Home > What Light(2)

What Light(2)
Jay Asher

“I can tell you what it would be like,” Rachel says. “It’ll be senior year. Skiing. Hot tubbing. In the snow!”

But I love our snowless California town, right on the coast, just three hours south of San Francisco. I also love selling trees, seeing the same families come to us year after year. It wouldn’t feel right to spend so long growing the trees only to ship them all off for other people to sell.

“Sounds fun, right?” Rachel asks. She leans close to me and wiggles her eyebrows. “Now, imagine it with boys.”

I snort-laugh and then cover my mouth.

“Or not,” Elizabeth says, pulling back Rachel’s shoulder. “It could be nice to have it just us, a time without any boys.”

“That’s pretty much me every Christmas,” I say. “Remember, last year I got dumped the night before we drove to California.”

“That was horrible,” Elizabeth says, though she does laugh a little. “Then he brings that homeschool girl with the big boobs to winter formal and—”

Rachel presses a finger to Elizabeth’s lips. “I think she remembers.”

I look down at my first present, still mostly wrapped. “Not that I blame him. Who wants to be in a long-distance relationship over the holidays? I wouldn’t.”

“Although,” Rachel says, “you did say there are some good-looking guys who work on the tree lot.”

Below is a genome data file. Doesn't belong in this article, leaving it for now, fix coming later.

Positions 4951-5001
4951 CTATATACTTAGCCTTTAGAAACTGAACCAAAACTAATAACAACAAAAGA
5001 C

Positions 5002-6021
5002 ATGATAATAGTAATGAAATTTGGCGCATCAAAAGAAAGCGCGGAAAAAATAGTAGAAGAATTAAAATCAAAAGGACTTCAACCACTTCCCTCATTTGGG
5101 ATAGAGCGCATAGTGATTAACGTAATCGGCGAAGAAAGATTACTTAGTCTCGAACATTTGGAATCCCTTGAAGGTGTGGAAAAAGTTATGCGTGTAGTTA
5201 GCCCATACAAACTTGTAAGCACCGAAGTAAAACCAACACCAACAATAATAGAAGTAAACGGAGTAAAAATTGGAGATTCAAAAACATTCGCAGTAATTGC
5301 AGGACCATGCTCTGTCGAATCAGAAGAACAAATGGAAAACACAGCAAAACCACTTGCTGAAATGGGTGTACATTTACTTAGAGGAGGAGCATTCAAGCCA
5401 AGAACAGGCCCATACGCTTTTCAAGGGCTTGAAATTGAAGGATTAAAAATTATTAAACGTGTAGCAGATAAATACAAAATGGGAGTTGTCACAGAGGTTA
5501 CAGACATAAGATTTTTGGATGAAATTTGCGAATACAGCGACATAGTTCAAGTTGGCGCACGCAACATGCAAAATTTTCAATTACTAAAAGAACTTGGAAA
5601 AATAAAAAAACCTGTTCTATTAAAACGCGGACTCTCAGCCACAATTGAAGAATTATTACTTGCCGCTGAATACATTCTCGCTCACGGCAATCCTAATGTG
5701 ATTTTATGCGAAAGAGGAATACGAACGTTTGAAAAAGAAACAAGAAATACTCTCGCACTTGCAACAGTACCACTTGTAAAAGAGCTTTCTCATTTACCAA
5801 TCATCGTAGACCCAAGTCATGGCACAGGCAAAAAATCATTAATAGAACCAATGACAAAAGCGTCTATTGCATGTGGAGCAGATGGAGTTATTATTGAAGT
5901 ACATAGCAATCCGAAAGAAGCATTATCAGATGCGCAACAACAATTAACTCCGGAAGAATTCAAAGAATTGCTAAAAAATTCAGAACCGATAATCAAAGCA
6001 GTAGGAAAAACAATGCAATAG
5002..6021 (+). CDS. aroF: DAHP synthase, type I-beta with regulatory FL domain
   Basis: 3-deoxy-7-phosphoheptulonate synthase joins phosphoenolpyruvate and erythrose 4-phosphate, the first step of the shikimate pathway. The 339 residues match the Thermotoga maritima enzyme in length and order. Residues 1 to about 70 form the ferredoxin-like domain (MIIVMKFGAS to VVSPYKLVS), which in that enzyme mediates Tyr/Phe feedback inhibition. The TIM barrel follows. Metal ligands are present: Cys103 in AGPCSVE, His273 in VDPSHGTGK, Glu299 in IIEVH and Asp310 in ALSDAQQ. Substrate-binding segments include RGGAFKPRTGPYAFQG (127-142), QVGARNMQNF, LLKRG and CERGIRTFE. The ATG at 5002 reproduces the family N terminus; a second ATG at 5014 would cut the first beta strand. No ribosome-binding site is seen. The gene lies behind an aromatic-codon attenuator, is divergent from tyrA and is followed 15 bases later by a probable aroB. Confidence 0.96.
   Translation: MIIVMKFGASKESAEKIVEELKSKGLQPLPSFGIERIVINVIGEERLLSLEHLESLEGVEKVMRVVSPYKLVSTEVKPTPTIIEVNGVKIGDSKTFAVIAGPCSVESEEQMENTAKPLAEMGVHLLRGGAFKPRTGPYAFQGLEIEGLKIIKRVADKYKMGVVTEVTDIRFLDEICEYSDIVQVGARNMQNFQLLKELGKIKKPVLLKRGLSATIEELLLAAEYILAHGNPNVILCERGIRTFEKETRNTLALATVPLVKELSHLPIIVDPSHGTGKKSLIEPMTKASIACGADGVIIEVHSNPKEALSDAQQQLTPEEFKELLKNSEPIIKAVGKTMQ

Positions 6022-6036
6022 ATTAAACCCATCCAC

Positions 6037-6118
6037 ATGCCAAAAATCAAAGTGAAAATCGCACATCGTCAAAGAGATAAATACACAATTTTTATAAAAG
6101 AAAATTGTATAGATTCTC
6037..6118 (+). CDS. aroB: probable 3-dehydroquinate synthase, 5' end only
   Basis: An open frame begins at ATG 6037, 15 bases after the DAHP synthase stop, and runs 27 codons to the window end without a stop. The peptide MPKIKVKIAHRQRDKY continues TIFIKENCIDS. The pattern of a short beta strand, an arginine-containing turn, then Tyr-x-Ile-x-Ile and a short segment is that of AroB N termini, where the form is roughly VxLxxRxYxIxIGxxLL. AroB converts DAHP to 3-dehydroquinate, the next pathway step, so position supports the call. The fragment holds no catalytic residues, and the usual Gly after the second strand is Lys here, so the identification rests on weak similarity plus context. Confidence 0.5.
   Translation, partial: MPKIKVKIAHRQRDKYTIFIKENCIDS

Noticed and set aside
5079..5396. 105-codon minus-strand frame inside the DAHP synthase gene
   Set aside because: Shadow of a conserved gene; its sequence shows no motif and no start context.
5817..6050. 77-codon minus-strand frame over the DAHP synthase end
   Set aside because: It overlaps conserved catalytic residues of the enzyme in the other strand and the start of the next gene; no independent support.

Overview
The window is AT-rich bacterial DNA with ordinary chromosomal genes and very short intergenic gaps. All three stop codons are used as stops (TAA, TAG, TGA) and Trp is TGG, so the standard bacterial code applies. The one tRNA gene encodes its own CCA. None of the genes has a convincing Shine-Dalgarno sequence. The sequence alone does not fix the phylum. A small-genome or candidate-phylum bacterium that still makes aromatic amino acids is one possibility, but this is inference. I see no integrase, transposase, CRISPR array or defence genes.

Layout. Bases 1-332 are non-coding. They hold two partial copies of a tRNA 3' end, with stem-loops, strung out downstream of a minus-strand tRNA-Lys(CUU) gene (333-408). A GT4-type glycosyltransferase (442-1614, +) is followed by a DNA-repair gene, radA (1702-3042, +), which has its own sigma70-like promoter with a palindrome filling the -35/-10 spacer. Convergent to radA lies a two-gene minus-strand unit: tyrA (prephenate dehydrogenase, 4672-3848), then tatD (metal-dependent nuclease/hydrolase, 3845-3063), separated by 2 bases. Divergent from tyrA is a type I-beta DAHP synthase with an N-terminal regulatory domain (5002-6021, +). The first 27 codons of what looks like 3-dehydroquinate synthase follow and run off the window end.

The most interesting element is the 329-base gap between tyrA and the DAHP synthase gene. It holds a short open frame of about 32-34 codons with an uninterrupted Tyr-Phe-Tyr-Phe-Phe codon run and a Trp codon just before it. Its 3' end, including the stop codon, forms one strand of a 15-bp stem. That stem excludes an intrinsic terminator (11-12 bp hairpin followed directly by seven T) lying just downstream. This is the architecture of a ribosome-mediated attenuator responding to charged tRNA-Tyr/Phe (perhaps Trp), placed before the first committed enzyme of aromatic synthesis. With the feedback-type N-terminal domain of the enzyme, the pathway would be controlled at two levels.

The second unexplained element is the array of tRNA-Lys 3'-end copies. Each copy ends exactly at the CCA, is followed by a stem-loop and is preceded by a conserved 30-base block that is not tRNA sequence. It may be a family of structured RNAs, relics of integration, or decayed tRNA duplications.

“Right.” I shake my head. “Like Dad will let that happen.”

“Okay, no more talking about this,” Elizabeth says. “Open your gifts.”

I pull up a piece of tape, but my mind is now on California. Heather and I have been friends literally since we can remember. My grandparents on Mom’s side used to live next door to her family. When my grandparents passed away, her family took me in for a couple of hours each day to give my parents a break. In exchange, their house got a beautiful Christmas tree, a few wreaths, and two or three workers to hang lights on their roof.

Elizabeth sighs. “Your presents. Please?”

I tear open one side of the wrapping.

They’re right, of course. I would love to spend at least one winter here before we all graduate and move off to wherever. I’ve had dreams of being with them for the ice-sculpting contest and all the other things they tell me about that go on around here.

But my holidays in California are the only time I get to see my other best friend. I stopped referring to Heather simply as my winter friend years ago. She’s one of my best friends, period. I used to also see her a few weeks every summer when visiting my grandparents, but those visits stopped when they passed away. I worry I may not be able to enjoy this season with her, knowing it might be my last.

Rachel stands up and walks away across the stage. “I need to get some coffee.”

Elizabeth yells after her, “She’s opening our presents!”

“She’s opening your present,” Rachel says. “Mine has the red ribbon.”

The first frame I open, with the green ribbon, contains a selfie of Elizabeth. Her tongue sticks out sideways while her eyes look in the opposite direction. It’s like almost every other photo she takes of herself, which is why I love it.